In a recent South African case (The Trollip case) concerning the parameters of the taxing masters discretion in regard to the assesment of counsel’s fees, the court relying in a dictum of another South African court in Kromoscope (Pty) Ltd & Ano v Rinoth 1991 (2) SA 250 (W) at 26 E-F, stated the principle that ought to guide us thus:
“While the fee allowed by the taxing master must be reasonable in the circumstances, counsel is also entitled to be fairly compensated as a professional man for his preparation, attendance at court, presentation of argument and all the thought, concern and responsibility that went into the matter”.
 Most crucially at paragraph 39 the court in the Trollip case touches on another fundamental principle governing any regard to counsels fees on taxation summarised tersely as follows:
“Counsel is entitled to be fairly compensated with the principles set out above. The taxing master, in his or her discretion, must strive to give the successful party a full indemnity in respect of costs ‘reasonably incurred’. If an advocate’s fee is a reasonable fee (and this is in the discretion of the taxing master taking into account all relevant circumstances) it ought generally to be allowed in full without deduction”
 I must say that the tariff prescribed under the rules for advocates fees suffers from one serious handicap, it is sadly outdated – having been last reviewed around the year 1990 and given the erosion in the value of money, it can hardly serve as a good basis for determining whether a rate above the rates allowed therein is reasonable or not. The respondent’s attorneys have framed the enquiry as to what would be a reasonable rate in a curiously awkward manner. He contends that it was for the taxing Master to explain in her report the basis on which she concluded the Counsels claimed hourly rate of E2,500 was reasonable. I do not think that is the correct approach as to the incidence of the onus in entering into the enquiry. I think it is rather on the partly challenging the rate claimed to demonstrate that the rate was unreasonable as that is the basis on which it seeks to review and set aside the allocatur. The cardinal rule is that where the taxing Master is allowed such latitude as to allow such fees as in his discretion are deemed reasonable, that judgment is pre-eminently his or her domain and the court may only interfere, where the allocatur is shown to be manifestly unreasonable.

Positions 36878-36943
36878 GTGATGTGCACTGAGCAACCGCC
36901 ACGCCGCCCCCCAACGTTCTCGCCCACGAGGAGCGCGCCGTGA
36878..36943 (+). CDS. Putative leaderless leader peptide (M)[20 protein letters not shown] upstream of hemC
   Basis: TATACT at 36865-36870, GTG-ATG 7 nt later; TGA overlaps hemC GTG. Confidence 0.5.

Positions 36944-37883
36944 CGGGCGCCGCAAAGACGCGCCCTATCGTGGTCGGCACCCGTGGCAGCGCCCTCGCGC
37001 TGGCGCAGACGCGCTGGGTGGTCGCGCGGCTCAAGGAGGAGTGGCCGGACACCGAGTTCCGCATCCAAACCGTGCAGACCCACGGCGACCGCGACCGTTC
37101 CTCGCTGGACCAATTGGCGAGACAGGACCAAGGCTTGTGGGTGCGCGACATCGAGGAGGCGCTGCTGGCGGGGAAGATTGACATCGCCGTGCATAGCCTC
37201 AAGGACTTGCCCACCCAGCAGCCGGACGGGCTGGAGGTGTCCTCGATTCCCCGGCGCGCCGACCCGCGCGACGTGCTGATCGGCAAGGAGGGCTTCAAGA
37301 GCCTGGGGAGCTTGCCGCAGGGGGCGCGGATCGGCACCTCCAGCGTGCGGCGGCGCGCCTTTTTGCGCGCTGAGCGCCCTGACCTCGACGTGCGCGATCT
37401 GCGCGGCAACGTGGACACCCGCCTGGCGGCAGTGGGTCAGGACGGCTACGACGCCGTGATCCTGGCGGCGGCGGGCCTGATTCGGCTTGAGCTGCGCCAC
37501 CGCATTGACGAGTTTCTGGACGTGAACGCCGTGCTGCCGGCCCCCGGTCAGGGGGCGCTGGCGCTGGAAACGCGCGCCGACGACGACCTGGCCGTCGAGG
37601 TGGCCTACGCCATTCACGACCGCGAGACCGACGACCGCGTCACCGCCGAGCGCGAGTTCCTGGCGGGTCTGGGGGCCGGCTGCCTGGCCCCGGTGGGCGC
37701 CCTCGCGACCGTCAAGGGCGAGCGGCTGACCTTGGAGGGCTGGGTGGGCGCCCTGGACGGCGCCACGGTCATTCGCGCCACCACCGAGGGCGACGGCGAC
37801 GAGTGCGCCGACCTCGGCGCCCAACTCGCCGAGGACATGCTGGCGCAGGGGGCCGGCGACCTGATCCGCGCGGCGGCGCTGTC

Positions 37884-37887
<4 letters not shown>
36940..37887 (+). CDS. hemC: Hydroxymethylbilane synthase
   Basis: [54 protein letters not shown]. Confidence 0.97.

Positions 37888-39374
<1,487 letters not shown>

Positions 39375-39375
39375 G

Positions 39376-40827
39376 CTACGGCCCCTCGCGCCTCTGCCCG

. Regarding the taxing masters discretion, the rationale for taxation of costs must be borne in mind – the indemnity principle central to which is the stated object of the rule on taxation namely; ensuring that the successful party who has been awarded costs is indemnified ‘all’ costs, charges and expenses as appear to the taxing officer to have been necessary for the attainment of justice in the litigation. In a word costs reasonably incurred so that the winning party’s fruits of victory are not diminished by the burden of his attorney and client bill. He must not be put ‘out of pocket’ as it were. For the loser, it is the taxing master duty to ensure that that party’s interests are also protected, so that the final pain of paying the other side’s costs is tempered somewhat against a ruinous and excessive bill of cots. There lies the balance.
 The ultimate issue for adjudication in this review is whether there are legitimate grounds to interfere with the Taxing Master’s determination that the charge-out rate on which the counsel’s fees sought to be recovered in the bill of costs was reasonable. In view of the order of the court allowing the recovery of costs of counsel in general the taxing master’s discretion is directed to whether in the particular circumstances in regard to specific items such ought to be included as reasonably incurred and also the reasonableness of the quantum of the fee. The respondent expresses no disquiet over the number of hours in the attendances as per the item in contention where counsel ostensibly devoted a total of thirty six hours on the brief including preparatory work, consultations and the drafting of the required documents in prosecuting the matter. There is thus no dispute of fact or any aspect that turns on evidential questions. On that basis the test of work and expense necessarily incurred in the pursuit or attainment of the cause is not in question. The main gripe or concern is in relation to the issue of reasonableness or otherwise of the charge-out rate on which the composite fee is predicated. In Trollip the court touches on a fundamental matter of the ethos of taxation as concerns the confidence with which the taxing master must regard the professions of counsels on matters of integrity. I could not express it better than the exhortation by that court at paras 20 and 29 of its judgment where it was stated: